Kerekes, Ryan A [ORNL; Kumar, B. V. K. Vijaya [Carnegie Mellon University

2009-01-01T23:59:59.000Z

334

Sun Life Financial (Sun Life) Benefit Adjudication Effective December 1, 2008, Sun Life became the health and dental benefits carrier for active  

E-Print Network [OSTI]

Sun Life Financial (Sun Life) Benefit Adjudication Effective December 1, 2008, Sun Life became to maintain the level of benefits coverage with Sun Life. Sun Life has identified a number of GWL practices not been processed by Sun Life The Pension & Benefits office was advised by GWL that they would process all

335

LIFE Target Fabrication Research Plan Sept 2008  

SciTech Connect (OSTI)

The target-system for the baseline LIFE fast-ignition target was analyzed to establish a preliminary estimate for the costs and complexities involved in demonstrating the technologies needed to build a prototype LIFE plant. The baseline fast-ignition target upon which this analysis was developed is shown in Figure 1.0-1 below. The LIFE target-system incorporates requirements for low-cost, high throughput manufacture, high-speed, high accuracy injection of the target into the chamber, production of sufficient energy from implosion and recovery and recycle of the imploded target material residue. None of these functions has been demonstrated to date. Existing target fabrication techniques which lead to current 'hot spot' target costs of {approx}$100,000 per target and at a production rate of 2/day are unacceptable for the LIFE program. Fabrication techniques normally used for low-cost, low accuracy consumer products such as toys must be adapted to the high-accuracy LIFE target. This will be challenge. A research program resulting is the demonstration of the target-cycle technologies needed for a prototype LIFE reactor is expected to cost {approx}$51M over the course of 5 years. The effort will result in targets which will cost an estimated $0.23/target at a rep-rate of 20 Hz or about 1.73M targets/day.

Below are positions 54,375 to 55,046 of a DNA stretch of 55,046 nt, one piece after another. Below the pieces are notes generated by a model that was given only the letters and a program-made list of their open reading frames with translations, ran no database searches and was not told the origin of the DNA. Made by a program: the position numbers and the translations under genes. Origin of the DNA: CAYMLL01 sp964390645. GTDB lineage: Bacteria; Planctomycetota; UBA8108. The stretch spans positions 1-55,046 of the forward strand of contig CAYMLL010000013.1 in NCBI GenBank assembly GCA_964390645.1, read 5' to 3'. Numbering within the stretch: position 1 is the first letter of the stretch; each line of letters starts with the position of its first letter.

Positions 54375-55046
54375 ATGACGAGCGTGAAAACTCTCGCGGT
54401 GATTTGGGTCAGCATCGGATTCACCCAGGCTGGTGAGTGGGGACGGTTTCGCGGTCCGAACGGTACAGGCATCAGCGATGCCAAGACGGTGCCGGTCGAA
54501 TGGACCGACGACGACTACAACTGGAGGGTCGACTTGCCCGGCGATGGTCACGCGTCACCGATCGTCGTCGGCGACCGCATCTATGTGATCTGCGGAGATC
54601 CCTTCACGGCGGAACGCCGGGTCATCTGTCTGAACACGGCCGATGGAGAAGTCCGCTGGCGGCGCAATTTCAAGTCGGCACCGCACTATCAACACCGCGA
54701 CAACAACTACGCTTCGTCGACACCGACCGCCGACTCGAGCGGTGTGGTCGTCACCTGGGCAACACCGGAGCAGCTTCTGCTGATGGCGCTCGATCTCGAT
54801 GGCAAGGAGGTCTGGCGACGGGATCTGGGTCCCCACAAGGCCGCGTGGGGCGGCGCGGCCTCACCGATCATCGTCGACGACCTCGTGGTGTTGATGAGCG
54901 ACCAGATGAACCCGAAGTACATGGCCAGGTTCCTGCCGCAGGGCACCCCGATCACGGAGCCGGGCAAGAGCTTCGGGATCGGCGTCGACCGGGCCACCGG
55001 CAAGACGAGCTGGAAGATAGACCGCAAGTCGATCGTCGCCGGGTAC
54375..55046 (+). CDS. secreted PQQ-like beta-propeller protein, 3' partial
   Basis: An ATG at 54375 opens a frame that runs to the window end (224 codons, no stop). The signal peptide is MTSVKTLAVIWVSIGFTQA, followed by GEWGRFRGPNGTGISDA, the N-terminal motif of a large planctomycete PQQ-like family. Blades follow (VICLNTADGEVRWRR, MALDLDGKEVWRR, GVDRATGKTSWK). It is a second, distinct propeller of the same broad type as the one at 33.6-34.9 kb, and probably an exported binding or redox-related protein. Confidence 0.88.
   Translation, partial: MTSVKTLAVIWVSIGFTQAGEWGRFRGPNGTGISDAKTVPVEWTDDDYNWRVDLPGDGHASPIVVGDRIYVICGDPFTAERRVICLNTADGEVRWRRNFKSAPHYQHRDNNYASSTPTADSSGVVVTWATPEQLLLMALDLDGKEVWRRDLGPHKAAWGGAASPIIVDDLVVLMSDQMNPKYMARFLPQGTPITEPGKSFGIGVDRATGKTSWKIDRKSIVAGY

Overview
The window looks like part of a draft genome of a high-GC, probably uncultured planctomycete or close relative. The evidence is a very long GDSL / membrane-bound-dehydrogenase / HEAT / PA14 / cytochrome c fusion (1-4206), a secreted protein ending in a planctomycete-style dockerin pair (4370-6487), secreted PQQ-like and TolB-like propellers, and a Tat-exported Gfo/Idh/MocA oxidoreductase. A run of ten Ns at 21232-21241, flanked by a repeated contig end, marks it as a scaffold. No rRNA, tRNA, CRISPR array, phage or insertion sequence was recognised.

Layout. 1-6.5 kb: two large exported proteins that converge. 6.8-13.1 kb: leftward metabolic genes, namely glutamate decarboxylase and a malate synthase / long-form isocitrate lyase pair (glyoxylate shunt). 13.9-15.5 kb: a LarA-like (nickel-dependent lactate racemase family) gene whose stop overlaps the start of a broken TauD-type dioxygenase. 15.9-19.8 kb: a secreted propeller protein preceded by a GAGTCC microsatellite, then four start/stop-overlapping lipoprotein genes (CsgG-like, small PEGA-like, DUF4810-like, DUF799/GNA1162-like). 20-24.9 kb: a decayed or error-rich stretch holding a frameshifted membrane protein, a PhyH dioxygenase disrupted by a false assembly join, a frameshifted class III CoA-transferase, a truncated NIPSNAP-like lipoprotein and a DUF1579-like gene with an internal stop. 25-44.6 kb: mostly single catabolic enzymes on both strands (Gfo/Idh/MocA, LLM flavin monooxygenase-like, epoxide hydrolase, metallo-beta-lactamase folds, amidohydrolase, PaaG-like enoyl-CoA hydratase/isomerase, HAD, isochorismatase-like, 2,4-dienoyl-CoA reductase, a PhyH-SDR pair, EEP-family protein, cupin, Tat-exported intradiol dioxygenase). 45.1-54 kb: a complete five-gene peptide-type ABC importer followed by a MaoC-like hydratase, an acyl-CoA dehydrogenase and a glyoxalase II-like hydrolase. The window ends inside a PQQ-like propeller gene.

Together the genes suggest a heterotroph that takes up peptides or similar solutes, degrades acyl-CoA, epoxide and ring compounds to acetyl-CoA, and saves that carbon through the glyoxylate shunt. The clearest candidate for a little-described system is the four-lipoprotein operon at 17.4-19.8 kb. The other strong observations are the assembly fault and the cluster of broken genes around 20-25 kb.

Miles, R; Biener, J; Kucheyev, S; Montesanti, R; Satcher, J; Spadaccini, C; Rose, K; Wang, M; Hamza, A; Alexander, N; Brown, L; Hund, J; Petzoldt, R; Sweet, W; Goodin, D

2008-11-10T23:59:59.000Z

336

Energy storage for the electricity grid : benefits and market potential assessment guide : a study for the DOE Energy Storage Systems Program.  

SciTech Connect (OSTI)